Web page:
That’s one of the blessings of growing and maturing. As we progress in age and the miles start accumulating, we build and refine our inherent gifts and talents. Lessons aren’t just learned, they are absorbed and ingrained into our natural rhythms and routines. Muscle memory becomes deeply imprinted so that complex tasks become automatic, allowing more time to be spent on creating rather than doing. For an artist like Christy, it means that what she envisions can be executed with far more attention to detail than simply getting the task done.
The ability for us to grow and mature into our giftedness is a gift in and of itself. It is a blessing that we can refine what we enjoy doing and comes naturally to us, enabling us to be more effective with less effort, and to be able to enjoy the task at hand. When the painter has to focus on individual brush strokes or the singer on breath control, they cannot do the whole painting or song the justice it deserves. Only as the mechanics of their craft become ingrained can they truly create beautiful works of art.
Maturity is not an end goal. It does not come only near the end of an artist’s career. It is present as soon as their actions require less thought and they can concentrate more on what they’re producing rather than the act of production.  Maturing is itself a process, one that continually improves one’s ability to create art or to do whatever one’s gifts might be.
Maturity is a gift from God that we all share. It brings about something “other” to our giftedness. It allows those gifts to flow naturally and seamlessly from the depths of our souls so that, in turn, we can touch the souls of others with whatever we have to offer.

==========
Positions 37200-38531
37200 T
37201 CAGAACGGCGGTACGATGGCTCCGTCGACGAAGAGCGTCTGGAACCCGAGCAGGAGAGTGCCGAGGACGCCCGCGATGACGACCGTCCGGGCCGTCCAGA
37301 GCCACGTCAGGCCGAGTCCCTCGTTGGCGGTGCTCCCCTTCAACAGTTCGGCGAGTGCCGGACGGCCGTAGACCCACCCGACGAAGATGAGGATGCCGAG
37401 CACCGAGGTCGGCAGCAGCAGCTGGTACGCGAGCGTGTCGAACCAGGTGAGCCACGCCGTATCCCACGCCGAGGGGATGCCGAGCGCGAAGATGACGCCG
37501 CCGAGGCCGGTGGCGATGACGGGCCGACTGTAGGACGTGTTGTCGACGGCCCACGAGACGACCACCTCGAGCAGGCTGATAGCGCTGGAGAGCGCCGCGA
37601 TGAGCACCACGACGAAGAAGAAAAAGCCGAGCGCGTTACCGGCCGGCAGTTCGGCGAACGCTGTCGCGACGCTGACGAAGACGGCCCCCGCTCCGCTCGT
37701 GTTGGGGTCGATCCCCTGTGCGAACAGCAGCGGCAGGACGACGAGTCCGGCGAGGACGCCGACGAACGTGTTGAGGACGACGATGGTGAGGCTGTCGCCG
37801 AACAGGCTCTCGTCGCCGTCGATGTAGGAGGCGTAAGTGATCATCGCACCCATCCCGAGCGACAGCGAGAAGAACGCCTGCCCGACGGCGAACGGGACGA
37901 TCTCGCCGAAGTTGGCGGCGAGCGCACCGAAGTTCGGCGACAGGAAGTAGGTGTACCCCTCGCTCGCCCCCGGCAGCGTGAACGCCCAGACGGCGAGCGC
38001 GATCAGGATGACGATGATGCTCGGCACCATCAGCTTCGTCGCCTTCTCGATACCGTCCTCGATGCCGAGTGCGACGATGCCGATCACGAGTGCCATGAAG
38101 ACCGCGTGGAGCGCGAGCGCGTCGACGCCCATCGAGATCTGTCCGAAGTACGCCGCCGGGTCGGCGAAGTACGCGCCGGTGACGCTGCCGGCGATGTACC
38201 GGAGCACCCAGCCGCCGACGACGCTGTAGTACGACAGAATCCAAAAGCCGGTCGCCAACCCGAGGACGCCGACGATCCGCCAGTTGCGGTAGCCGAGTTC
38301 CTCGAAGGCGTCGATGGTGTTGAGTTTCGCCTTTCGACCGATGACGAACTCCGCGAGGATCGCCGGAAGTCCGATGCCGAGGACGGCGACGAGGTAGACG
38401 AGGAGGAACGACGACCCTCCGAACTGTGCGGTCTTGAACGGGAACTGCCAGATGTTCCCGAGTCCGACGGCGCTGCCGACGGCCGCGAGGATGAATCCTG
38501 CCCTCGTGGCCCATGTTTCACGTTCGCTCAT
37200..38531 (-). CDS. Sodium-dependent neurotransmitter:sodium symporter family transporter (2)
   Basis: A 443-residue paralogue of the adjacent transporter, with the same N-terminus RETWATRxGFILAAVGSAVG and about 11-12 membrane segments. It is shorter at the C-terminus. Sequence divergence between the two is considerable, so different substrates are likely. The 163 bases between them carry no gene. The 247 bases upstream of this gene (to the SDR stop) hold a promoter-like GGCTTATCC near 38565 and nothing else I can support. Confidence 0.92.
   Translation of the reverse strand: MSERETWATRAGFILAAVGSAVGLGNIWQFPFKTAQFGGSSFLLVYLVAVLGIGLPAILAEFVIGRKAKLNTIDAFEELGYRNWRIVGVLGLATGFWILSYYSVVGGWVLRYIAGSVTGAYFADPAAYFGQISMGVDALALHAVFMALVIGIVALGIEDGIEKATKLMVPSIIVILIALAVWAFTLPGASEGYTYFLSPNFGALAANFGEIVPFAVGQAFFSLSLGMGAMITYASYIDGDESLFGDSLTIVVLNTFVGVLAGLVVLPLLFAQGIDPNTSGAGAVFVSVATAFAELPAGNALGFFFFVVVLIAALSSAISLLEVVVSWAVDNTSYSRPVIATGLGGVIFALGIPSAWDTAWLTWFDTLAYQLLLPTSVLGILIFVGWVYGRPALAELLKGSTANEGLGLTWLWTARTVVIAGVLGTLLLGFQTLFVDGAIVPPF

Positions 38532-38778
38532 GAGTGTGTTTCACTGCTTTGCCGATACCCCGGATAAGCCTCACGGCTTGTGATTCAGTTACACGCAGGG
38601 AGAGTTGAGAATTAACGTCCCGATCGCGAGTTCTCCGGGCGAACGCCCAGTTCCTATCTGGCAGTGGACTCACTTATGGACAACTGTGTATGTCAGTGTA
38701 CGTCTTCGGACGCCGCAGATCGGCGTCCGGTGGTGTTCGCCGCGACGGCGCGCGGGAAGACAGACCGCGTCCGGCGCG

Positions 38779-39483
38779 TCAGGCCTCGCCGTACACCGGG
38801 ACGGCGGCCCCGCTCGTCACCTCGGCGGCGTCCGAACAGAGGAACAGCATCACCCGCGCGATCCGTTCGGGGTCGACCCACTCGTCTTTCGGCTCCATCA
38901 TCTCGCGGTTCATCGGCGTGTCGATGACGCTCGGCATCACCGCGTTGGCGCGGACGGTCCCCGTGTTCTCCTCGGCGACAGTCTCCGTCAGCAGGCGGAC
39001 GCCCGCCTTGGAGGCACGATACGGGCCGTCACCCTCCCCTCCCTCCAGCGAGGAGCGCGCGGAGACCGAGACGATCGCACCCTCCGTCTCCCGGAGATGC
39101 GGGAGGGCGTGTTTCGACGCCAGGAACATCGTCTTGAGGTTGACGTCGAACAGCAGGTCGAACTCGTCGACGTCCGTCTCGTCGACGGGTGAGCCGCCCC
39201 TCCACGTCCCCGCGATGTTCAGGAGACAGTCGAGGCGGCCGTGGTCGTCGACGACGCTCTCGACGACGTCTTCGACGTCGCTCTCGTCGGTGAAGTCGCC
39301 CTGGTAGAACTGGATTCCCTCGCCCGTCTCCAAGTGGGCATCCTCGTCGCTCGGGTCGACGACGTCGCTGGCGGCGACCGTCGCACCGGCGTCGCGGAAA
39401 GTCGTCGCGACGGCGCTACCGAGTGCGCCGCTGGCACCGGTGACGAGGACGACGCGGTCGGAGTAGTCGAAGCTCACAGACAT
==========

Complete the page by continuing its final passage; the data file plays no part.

April 12th
My wife, Lois, bought groceries today. Normally, that would not be headline news or something I felt necessary to share with you. Today, however, she did not go to the grocery store, wander about the aisles, shopping list in hand, chatting with neighbours and generally doing a normal, everyday thing. No, today Lois bought groceries by ordering and paying for them online, going to the store, and then having them loaded into her minivan. This is the new reality of physical isolation. Thanks to the need for us to remain well separated, Foodland, our local grocery store will take your order online and load into your vehicle so that you don’t have to go inside where there might be other people in close proximity.
Both local hardware stores are still open. Business as usual, since they are an essential service. However, one is enforcing social distancing by having people wait outside, safely separated, so as not to overcrowd the aisles. The other is only letting people order from outside, or online, and loading their vehicles for them, minimizing exposure to other humans.
Things are clearly very different right now. The freedom of movement and social interaction we enjoyed are severely limited. Our mutual safety and well-being are of primary concern and so we must take extraordinary measures in response.
Yet for all the difference we are experiencing right now, what matters the most has not changed. We are maintaining physical distancing out of the same love that existed before the term “COVID-19” was coined. We continue to help one another, to keep in touch with one another and even engage in simple social interactions, even if it’s simply chatting loudly with our neighbours from the safety of our respective porches. And, of course, we continue to complain when things are bad and we are still trying figure out the meaning of life, the universe and everything.
While things are different, it’s important to hold on to those things that underlie a meaningful life, and maybe practice them a little more diligently and with a greater focus on the greater good. Now, more than ever, we should keep God’s love in the forefront, embracing it for our own support, and giving it away without restriction for the good of others. Now, more than ever, we should be good and faithful servants, honouring all that Jesus did and modelled for us.